If you’re still rolling to the court in your 1978 Stan Smith originals, it might be time to make a switch. Tennis shoes, like the tires on your car, eventually wear out.
Court shoes provide critical stability and comfort on the court. Playing with worn-out shoes can compromise your game, movement and increase the risk of injury.
As a general rule, a court shoe usually lasts about 45-60 hours of use before wearing out. So, if you play once a week for an hour, you should be replacing your shoes at least once a year.
Simple, right? — Not quite.
While the number of hours may provide a good benchmark, we like to encourage our customers to monitor how the shoe feels over time. Unlike running shoes where you can gauge how much mileage you’ve logged—court shoes are a bit trickier. The duration of use, style of play, type of court, shoe construction, and player type can all significantly influence the lifespan of a court shoe.
1. Lost the Squeak
If you’ve noticed that your court shoes have lost their squeak on a hard court it might be a good time to check the outsole.
Overworn outsoles, the carbon rubber exterior of the shoe, is the most obvious tell that you might need a new pair. Tennis requires a lot of aggressive lateral movements and that can take a beating on the outsole of your shoes. If the outsole has diminished into the midsole, then it’s probably time to replace your shoes. More wear equals less traction, less stability and inevitably an increased risk of injury.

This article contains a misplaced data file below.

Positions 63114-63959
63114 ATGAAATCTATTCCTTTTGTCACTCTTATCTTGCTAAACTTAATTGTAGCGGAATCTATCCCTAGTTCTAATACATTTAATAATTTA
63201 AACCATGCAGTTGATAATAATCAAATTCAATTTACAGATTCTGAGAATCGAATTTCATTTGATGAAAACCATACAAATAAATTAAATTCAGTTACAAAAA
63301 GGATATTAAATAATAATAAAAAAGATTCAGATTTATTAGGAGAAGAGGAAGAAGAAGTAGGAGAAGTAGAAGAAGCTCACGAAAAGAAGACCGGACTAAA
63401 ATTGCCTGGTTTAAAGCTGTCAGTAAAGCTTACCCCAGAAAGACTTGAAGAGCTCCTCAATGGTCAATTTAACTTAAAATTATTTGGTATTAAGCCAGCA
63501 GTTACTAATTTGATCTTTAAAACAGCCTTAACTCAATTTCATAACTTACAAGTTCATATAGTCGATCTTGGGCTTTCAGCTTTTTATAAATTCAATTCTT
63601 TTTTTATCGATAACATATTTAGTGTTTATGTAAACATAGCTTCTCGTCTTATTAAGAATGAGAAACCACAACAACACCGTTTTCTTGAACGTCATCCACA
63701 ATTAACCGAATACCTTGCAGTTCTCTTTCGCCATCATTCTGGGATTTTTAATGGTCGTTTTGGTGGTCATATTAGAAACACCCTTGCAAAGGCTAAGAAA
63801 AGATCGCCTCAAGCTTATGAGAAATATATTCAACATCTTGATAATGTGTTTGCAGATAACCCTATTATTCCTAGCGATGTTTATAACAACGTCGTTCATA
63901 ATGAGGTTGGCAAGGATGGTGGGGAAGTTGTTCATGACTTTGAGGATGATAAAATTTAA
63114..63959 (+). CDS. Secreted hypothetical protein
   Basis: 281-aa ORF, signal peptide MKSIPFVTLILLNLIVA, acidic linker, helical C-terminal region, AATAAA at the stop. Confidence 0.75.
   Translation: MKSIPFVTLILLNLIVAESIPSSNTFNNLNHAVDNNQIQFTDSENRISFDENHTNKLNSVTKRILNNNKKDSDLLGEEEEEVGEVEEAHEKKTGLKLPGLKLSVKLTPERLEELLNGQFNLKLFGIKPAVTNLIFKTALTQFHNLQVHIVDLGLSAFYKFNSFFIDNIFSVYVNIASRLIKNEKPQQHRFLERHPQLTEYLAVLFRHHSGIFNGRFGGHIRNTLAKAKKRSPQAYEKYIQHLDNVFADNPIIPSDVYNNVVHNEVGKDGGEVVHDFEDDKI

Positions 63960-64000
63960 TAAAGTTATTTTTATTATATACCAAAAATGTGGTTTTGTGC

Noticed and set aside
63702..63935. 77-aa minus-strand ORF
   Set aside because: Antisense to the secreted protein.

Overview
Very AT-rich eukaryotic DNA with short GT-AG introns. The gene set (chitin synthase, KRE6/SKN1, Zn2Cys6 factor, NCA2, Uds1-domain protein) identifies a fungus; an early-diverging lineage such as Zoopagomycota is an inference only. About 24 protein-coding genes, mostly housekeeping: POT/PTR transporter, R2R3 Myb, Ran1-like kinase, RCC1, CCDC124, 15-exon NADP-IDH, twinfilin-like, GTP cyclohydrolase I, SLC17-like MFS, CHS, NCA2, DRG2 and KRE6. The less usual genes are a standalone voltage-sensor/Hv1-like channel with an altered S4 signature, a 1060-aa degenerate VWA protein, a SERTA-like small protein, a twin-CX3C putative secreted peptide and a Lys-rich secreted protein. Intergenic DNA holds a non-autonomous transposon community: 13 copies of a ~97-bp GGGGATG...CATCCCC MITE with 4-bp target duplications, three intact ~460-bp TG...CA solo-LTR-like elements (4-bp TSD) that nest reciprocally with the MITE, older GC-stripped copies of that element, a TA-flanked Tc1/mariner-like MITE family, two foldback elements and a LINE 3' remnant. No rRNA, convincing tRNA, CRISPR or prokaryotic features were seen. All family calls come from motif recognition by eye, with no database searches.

The type of court you play on will affect the lifespan of your court shoe. Hard courts tend to wear the outsole of a shoe quicker because of the lower energy absorption and abrasion. One of the more abrasive types of courts to play on is made of plexicushion, an acrylic-based hard court surface, used at the Australian Open.
2. The Flex and Twist Test
If you feel like you’ve lost a bit of control and stability on the court, it might be a good time to try the flex and twist test. By holding the shoe at heel and toe, you can assess its flexibility and support by bending and twisting the shoe. This test is a good way to assess the shoe's structural rigidity and overall lateral support.
Compared to running shoes, tennis shoes are built far more rigid to provide the player more lateral stability when moving on court. If your shoes can be molded and bent with ease, this usually indicates the midsole has softened up and lost its structure and can potentially become harmful to the player.
3. Additional Aches and Pains
Tennis requires a lot of aggressive and jarring movements that can be hard on your body. When you start to notice soreness and stiffness at the bottoms of your feet, ankles or knees, it might mean that your shoes need replacing. Over time, the midsole of your tennis shoes can become compressed, compromising their shock-absorbing ability and making it harder on your body. If this happens, it's time to replace them.
4. New Blisters
If you're developing new blisters or abrasions when wearing shoes you have worn for a while, it could mean that the shoes have transformed and no longer provide optimal support and comfort. The shape of your once trusty court companions has been altered and it might be time for a new pair.
Once you've gone through the above checklist and determined it's time to replace your worn shoes, what's next?
Shop our shoe selection online.
Drop into our store for a fitting.
Skip the line and book a fitting online.